As American leaders argue over the definition of “recession,” an unmistakable and clearly related energy crisis has already gripped Europe. Americans should note the European situation and understand its causes as a cautionary tale.
The 19 countries of the European Union, together with neighboring nations, operate in a vast bureaucratic network. For a variety of historical and cultural reasons, Europe’s elites have far outpaced even America’s deepest blue states in their interventionist green policies. 70%-to-75% of a family’s electric bill, for example, goes to taxes and regulations in most eurozone countries.
Russia’s war on Ukraine has only accelerated – not caused – the current crisis. Cutting off traditional energy sources, out-of-control government spending, and crippling taxation have all conspired to produce widespread energy poverty as Europe heads into winter.
While costs are surging across the entire energy sector, Europe’s natural gas disaster has been headlining since the Nord Stream 1 and 2 explosions last month. Natural gas is the second largest energy source for European countries, and fifteen of the 19 EU countries depended on Russia for over 49% of their natural gas supply – until now.
Prices had already begun to climb when Russia slowed its natural gas production in the fall of 2021. After Russia invaded Ukraine in February 2022, however, prices skyrocketed – and consumers saw a shocking 400% price increase between January and September.
In June, Gazprom, Russia’s state-owned natural gas distributor, cut off six major European buyers for refusing to pay in Russian rubles. Gazprom then severed supplies to Poland and Bulgaria entirely.
The loss of the Nord Stream pipelines effectively ended Russia’s energy relationship with western Europe entirely. The question has shifted from how Europeans will pay for natural gas this coming winter to whether they will have access to it at all.
And natural gas hasn’t been the only industry to suffer. Benchmark electricity prices across Europe increased 300% in 2022. In Poland, the price of coal, which provides 70% of the country’s electricity, shot up from only 388 zloty per ton in 2021 to 2,632 zloty per ton this summer. Some German companies are even reporting a 600% increase in total energy costs this year.
Inflation in European countries has been much steeper than in American markets. In September, the 19-member eurozone marked 10% inflation – its first time in double digits since the Euro was established.
Deutsche Bank anticipates a “deep recession” driven by the energy crisis, with Europe’s gross domestic product (GDP) plunging 3% in 2023. While previous forecasts were more optimistic (0.3% declines), in September the bank now predicts a 2.2% decline in growth. That means less production and high unemployment for months to come.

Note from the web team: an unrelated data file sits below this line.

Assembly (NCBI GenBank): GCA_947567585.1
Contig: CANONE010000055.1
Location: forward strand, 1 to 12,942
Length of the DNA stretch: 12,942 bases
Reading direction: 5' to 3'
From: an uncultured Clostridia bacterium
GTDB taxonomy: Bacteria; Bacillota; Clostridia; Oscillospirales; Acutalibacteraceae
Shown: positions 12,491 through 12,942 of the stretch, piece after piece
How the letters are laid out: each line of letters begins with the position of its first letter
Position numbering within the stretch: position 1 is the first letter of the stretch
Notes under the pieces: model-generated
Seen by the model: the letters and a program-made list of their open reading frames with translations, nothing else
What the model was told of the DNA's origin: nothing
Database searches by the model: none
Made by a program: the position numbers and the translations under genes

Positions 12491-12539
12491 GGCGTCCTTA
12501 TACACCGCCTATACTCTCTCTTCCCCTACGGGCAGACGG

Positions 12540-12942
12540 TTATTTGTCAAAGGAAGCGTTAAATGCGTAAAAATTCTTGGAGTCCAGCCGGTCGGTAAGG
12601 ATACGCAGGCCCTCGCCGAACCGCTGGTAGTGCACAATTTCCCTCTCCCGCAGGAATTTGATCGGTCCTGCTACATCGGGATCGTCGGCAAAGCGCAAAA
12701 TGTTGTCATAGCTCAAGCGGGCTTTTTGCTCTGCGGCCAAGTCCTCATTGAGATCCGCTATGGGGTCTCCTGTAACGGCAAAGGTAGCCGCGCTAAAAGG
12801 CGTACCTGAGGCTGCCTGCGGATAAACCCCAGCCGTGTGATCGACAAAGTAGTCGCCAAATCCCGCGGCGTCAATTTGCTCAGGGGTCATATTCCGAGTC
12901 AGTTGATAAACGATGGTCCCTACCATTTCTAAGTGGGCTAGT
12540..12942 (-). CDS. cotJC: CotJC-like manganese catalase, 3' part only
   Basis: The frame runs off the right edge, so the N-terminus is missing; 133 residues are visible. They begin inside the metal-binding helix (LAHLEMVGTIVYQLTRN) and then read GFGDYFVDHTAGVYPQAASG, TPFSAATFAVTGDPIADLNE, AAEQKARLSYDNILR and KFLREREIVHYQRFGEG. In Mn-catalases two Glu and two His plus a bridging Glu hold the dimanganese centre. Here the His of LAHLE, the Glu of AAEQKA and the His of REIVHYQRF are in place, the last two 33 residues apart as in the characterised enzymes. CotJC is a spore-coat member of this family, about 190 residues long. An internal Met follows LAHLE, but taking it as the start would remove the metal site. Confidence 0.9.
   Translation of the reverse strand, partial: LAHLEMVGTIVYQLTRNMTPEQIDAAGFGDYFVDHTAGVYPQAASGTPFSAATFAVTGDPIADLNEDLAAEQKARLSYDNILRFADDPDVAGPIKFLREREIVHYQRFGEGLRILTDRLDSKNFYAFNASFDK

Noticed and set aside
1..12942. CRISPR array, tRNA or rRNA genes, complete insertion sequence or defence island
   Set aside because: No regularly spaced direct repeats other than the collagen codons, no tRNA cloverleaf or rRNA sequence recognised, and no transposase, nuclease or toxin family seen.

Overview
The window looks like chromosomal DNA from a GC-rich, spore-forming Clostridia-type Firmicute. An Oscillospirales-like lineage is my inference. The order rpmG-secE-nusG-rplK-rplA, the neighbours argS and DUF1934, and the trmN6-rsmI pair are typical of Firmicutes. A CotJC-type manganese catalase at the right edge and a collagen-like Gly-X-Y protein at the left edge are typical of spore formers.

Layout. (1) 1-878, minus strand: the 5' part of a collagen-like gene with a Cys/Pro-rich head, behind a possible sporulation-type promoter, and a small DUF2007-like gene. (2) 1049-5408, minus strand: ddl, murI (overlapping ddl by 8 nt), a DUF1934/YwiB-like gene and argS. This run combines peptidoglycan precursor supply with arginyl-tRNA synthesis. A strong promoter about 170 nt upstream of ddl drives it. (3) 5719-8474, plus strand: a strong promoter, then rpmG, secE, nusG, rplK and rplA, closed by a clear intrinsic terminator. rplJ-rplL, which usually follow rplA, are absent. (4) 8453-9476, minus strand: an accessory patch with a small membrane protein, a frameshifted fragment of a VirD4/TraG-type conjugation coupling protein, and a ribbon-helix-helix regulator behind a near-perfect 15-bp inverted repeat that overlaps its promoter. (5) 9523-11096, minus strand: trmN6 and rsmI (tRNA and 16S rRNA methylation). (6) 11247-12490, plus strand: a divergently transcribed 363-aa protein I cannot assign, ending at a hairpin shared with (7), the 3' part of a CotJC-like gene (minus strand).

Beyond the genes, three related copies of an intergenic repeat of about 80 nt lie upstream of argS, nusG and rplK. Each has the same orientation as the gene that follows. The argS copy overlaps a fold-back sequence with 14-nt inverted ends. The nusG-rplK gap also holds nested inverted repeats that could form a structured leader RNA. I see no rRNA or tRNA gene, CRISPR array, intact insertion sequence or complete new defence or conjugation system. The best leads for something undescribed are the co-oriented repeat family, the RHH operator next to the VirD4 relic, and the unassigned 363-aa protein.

The deep recession is already wreaking havoc on industry – from giant manufacturing corporations all the way down to family-owned fast-food chains.
Italian-owned cable-manufacturer Prysmian, which operates six factories in Germany, anticipates a 600% rise in its energy costs by the end of 2023. The company is considering shutting down facilities or attempting to move overseas.
Zing Burger, a restaurant chain in Hungary, told the Associated Press that in some stores it has seen a 750% leap in its electricity bill since February.
The crisis means lights out for many businesses, and it will affect the production of basic necessities, including food. Dutch greenhouses have been the world’s second-largest exporters of food by value, but rising natural gas prices have made heating the glass structures prohibitively expensive.
One Dutch farmer is cutting his electricity use by 80% this winter: “The problem is that gas prices are incredibly high,” Leo Van Der Lans said. “They’ve gone from 15 to 20 cents a cubic meter to €1.60. That’s too much to grow tomatoes.”
In addition to energy poverty, first-world Europeans accustomed to plenty are also facing severe food shortages.
Despite the specter of looming energy shortages for the coming winter, European elites have doubled down on aggressive green energy goals, compounding the effects of the recession on middle-class and low-income Europeans.
As CatholicVote reported in August, all EU countries have pledged to achieve greenhouse gas “neutrality” by 2045 through drastic tax incentives and regulation. Germany leads the way in regulatory interventions. The progressive government aims to make Germany entirely free of nuclear energy by the end of this year (2022) and coal-free by 2030. By then, Germans will be getting 80% of their energy from “renewables,” or so the plan promises.